TSP Contribution FAQs
Here are some frequently asked questions we see from Federal employees in regards to their TSP contributions.
I want to max out my TSP contributions for the year, but I want to be finished contributing by November so I will have extra money on my last few paychecks for Christmas expenses. Is there any downside in doing this?
CSRS employees: there is no problem with scheduling your contributions this way.
FERS employees: if you do not contribute to the TSP for several pay periods, you will not receive the government match on your contributions for those pay periods. You certainly do not want to miss out on free money (matching). For 2016 contribution limits, the per pay period amount to ensure you contribute the maximum throughout the entire year is $692 for regular contributions and $230 for catch-up contributions. If you have been contributing more than this, you can readjust your contributions based on the amount you have already contributed for the year.
Now that I am 50 years old, how do I begin making catch-up contributions?
Catch-up contributions allow you to increase your contribution amounts in the year you turn 50 and each year thereafter as a way to speed up the accumulation process as you approach the distribution phase. The limits are set by the IRS every year, and according to the IRS, “contributions…are due by the due date of your tax return (not including extensions).”
You will need to complete and submit the TSP-1-C form, located on the TSP website. This form has to be completed every year you wish to make catch-up contributions. Do not increase your regular contribution amount over the $692 per pay period (for 2016) thinking the extra will count as your catch-up. You actually need the regular election and the catch-up election in order for this to be accurate. If you are not sure whether or not your contributions are set up correctly, look at your pay stub; you should see two line items, one for regular contributions and one for catch-up.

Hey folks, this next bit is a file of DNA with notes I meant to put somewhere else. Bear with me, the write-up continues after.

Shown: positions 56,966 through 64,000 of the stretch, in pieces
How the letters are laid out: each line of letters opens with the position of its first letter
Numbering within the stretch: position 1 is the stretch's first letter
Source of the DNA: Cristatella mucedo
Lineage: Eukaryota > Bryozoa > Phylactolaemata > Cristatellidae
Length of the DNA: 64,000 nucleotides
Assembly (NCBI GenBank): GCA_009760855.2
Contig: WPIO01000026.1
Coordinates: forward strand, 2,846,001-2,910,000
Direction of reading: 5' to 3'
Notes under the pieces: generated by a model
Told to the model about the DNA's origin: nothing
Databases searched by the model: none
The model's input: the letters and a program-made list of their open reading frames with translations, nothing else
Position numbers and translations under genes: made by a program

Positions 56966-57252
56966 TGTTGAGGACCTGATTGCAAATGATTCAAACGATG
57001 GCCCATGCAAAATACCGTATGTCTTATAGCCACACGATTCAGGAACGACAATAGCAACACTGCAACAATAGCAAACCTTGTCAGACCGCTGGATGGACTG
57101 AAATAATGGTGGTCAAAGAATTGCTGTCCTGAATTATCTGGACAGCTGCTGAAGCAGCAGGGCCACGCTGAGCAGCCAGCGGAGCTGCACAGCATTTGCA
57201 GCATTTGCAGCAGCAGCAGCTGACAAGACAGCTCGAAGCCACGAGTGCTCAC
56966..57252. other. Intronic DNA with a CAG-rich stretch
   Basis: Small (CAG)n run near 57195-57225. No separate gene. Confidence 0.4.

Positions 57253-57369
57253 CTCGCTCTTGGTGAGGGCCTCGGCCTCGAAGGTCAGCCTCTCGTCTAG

How much can I contribute to the Roth TSP? Will I still receive my FERS match?
The Roth TSP has the same limit as the Traditional TSP. For 2016, it is $18,000 and an additional $6,000 for employees age 50 and older. These limits apply to TSP as a whole. If you contribute to both Traditional and Roth TSP, you will need to split the $18,000 (or $24,000) between the two options. FERS still receive the government match even if all contributions are allocated to the Roth TSP. The government match will always be assigned to your Traditional TSP balance.
For more information on Roth TSP, visit our What is Roth? web page.
Gain clarity so you can retire.
Want more information about your federal benefits? Sign up for our Federal Benefits Update email.